Nasser Hussain rained the fickle nature of English rain. (Getty Images)
Nasser Hussain rained the fickle nature of English rain. (Getty Images)

'Just as we were about to start, the weather changed': Hussain rues rain delay in WTC final, calls it 'such a shame'

  • Former captain Nasser Hussain rued the fickle nature and timing of English rain, calling the whole delay an absolute shame.
By, New Delhi
UPDATED ON JUN 18, 2021 04:00 PM IST

Former England captain Nasser Hussain was perplexed seeing the amount of rain Southampton has received over the last two days, which subsequently affected the start of the World Test Championship final between India and New Zealand at the Ageas Bowl on Friday. Persistent rain washed out the opening session on Day 1 and even as the world waits for the next update, there is no news as to when the toss will take place.

Also Read | IND vs NZ, WTC Final, Day 1, Live Updates

It's no longer exactly pouring at the Ageas Bowl but there is already plenty of water on the ground, something that is being looked at by the groundsmen, who are working hard to ensure proper playing conditions at the earliest. England, this time of the year is notorious for its lengthy unpredictable spells of rain, and former captain Hussain rued the fickle nature and timing of it, calling the whole thing an absolute shame as the start of the match stands delayed.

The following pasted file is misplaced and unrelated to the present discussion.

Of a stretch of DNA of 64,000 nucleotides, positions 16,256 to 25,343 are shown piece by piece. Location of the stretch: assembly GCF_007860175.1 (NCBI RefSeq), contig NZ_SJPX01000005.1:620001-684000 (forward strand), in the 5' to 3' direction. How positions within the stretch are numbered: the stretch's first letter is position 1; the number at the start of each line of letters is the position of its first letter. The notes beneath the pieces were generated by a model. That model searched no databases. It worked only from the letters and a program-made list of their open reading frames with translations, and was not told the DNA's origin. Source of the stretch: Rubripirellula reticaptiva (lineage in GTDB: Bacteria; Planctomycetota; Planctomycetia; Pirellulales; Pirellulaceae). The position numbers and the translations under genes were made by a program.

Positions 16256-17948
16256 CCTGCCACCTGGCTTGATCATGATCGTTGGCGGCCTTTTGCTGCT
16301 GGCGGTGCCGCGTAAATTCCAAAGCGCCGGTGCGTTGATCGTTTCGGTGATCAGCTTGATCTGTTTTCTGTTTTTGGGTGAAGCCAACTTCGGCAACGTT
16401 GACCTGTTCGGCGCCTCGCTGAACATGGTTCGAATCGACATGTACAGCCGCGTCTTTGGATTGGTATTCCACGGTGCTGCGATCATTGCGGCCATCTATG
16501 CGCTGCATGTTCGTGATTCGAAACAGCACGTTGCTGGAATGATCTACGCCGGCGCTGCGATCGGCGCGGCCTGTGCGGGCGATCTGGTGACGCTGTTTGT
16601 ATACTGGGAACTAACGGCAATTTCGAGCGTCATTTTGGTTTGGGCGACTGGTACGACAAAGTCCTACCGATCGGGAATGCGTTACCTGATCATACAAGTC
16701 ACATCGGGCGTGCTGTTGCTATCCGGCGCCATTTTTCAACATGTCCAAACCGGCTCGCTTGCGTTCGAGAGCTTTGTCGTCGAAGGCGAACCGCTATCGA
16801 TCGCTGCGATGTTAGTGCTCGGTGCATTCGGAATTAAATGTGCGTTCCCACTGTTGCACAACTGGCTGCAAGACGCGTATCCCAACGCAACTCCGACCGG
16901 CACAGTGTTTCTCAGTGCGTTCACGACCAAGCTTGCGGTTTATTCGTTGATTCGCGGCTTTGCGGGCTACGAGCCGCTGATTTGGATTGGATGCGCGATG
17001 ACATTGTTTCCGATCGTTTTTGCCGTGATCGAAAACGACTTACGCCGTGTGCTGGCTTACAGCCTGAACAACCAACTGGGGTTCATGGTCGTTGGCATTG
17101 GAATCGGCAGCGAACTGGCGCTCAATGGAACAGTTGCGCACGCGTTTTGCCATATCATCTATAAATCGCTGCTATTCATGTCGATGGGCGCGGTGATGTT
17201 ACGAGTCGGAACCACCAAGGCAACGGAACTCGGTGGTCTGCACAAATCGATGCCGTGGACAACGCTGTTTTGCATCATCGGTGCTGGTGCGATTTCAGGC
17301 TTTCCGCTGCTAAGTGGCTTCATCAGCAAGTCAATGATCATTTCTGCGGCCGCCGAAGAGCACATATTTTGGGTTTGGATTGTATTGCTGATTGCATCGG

"It's chucking down. It's such a shame because for the last three weeks in the UK, it's been warm, it's been sunny. We've hardly missed a ball of cricket and just as we were supposed to start, the weather changed and this is proper rain, even by England's standards, and it's cold," Hussain said on the Star Sports Network after the first session was washed out.

Also Read | Fans lash out at ICC after rain washes out first session of WTC final

Like Hussain mentioned, the infuriating part of it is that up until Wednesday, the city of Southampton was bright and sunny. Unfortunately, it was replaced by dark clouds on Thursday and has, more or less, remained that way ever since. The ICC has put a reserve day in place, which would see a maximum of 83 overs being bowled, along with the provision of an extra hour if need be. But with the amount of rain on the horizon over the next few days, it's uncertain whether even the reserve day would be enough to make up for lost time.

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